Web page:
Working In Canada
Every year Canada welcomes thousands of temporary foreign workers to help fill the skilled labour shortage. They play an essential role by contributing to the Canadian economy. On the other hand, they are treated with the same respect and dignity as well as their employment rights are protected by Canadian law. Working in Canada brings its own benefits like decent pay, work-life balance, quality life, earn valuable Canadian work experience and a potential pathway to become a Permanent Resident. A foreign national would usually need a work permit to work in Canada. You may work without needing a work permit in some cases.
There are two types of work permits: Open Work Permit and Employer-Specific Work Permit.
An open work permit allows you to work for any employer and anywhere in Canada with some exceptions. With an Employer-Specific work permit, you can work for a specific employer, location and duration as applicable.
To be eligible for a work permit you must:
- Prove to the immigration officer that you will leave Canada at the end of your work permit validity period.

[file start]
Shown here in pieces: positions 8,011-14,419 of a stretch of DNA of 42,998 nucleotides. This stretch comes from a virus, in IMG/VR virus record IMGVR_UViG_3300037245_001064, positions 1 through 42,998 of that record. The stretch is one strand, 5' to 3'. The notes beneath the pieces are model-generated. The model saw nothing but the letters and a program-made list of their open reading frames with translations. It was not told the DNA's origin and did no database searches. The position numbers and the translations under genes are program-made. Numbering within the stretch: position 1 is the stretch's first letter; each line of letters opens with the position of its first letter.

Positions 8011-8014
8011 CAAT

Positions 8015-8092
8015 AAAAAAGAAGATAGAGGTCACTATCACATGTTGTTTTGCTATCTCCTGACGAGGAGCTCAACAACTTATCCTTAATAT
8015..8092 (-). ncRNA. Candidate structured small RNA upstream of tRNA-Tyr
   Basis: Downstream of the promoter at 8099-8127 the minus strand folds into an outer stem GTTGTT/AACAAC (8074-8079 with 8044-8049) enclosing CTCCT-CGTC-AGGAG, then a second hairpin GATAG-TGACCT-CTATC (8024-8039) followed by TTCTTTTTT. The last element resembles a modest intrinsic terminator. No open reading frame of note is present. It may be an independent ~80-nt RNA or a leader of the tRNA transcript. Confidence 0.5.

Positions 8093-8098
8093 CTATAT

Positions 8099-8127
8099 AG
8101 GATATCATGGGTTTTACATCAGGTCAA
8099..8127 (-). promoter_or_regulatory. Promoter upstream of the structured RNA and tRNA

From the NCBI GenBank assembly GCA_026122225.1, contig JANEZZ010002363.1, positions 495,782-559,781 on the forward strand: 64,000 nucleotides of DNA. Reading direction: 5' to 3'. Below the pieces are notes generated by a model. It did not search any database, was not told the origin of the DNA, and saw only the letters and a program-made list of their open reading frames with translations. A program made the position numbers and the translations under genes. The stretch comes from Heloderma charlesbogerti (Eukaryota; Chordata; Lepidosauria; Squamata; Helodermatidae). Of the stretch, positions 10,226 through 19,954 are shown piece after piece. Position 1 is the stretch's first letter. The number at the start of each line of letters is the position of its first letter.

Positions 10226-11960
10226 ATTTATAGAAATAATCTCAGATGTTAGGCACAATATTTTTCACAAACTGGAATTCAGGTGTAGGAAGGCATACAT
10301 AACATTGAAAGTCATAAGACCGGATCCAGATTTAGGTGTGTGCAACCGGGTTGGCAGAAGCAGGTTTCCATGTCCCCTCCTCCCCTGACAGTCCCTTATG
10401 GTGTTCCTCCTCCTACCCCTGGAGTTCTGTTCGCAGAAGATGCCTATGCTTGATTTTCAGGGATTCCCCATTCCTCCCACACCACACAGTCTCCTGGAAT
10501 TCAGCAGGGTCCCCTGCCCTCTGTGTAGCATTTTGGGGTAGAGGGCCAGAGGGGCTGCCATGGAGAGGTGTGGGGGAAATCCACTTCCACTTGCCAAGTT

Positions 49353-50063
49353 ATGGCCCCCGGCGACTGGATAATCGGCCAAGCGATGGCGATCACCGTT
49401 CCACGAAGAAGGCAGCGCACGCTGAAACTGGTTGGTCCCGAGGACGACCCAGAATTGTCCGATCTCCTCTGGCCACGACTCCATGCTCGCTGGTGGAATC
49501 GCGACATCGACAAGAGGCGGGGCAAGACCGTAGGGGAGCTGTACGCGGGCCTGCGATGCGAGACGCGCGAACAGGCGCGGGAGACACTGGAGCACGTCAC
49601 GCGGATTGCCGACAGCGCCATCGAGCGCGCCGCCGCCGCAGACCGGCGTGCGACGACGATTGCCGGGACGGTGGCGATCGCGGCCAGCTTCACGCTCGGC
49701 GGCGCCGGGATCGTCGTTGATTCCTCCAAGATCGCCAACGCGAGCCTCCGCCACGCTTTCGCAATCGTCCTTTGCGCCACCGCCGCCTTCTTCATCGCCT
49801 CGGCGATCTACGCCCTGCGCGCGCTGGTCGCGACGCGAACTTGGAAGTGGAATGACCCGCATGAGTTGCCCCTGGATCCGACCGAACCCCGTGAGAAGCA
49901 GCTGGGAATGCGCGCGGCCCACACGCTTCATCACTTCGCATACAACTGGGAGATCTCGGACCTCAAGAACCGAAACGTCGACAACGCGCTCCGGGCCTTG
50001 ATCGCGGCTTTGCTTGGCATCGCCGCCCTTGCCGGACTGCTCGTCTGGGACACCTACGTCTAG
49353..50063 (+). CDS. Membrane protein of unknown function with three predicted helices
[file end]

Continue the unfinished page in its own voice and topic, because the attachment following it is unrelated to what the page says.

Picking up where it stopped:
- Obey the laws, have clear criminal record and not be a security risk to Canada. You may be required to submit the police clearance certificate to prove this.
- Have adequate money to support yourself and family members in Canada and return to your home country.
- Have good health; a medical exam may be required where applicable.
- Meet other requirements.
Depending on individual’s situation three ways to apply for Canada Work Permit:1. Apply Inside Canada 2. Apply from outside Canada 3. Apply at Port of Entry
In some cases, you may not need a work permit to work in Canada. Some of the examples are:
- Work On Campus / Off-campus as a student at DLI in Canada.
- Business Visitors
- Performing artists
- Public Speaker
- Short term highly skilled worker
- Short term researcher
- Many more….
LMIA (Labour Market Impact Assessment) is a document issued by ESDC (Employment and Social Development Canada). A positive LMIA allows eligible Canadian employers to hire a foreign worker to fulfil skill shortage when they are not able to find suitable Canadian or Permanent Resident for that particular job however an employer have to meet certain requirements before applying for LMIA to ESDC.
LMIA process is different based on the wage being offered for the position - Low Wage OR High Wage.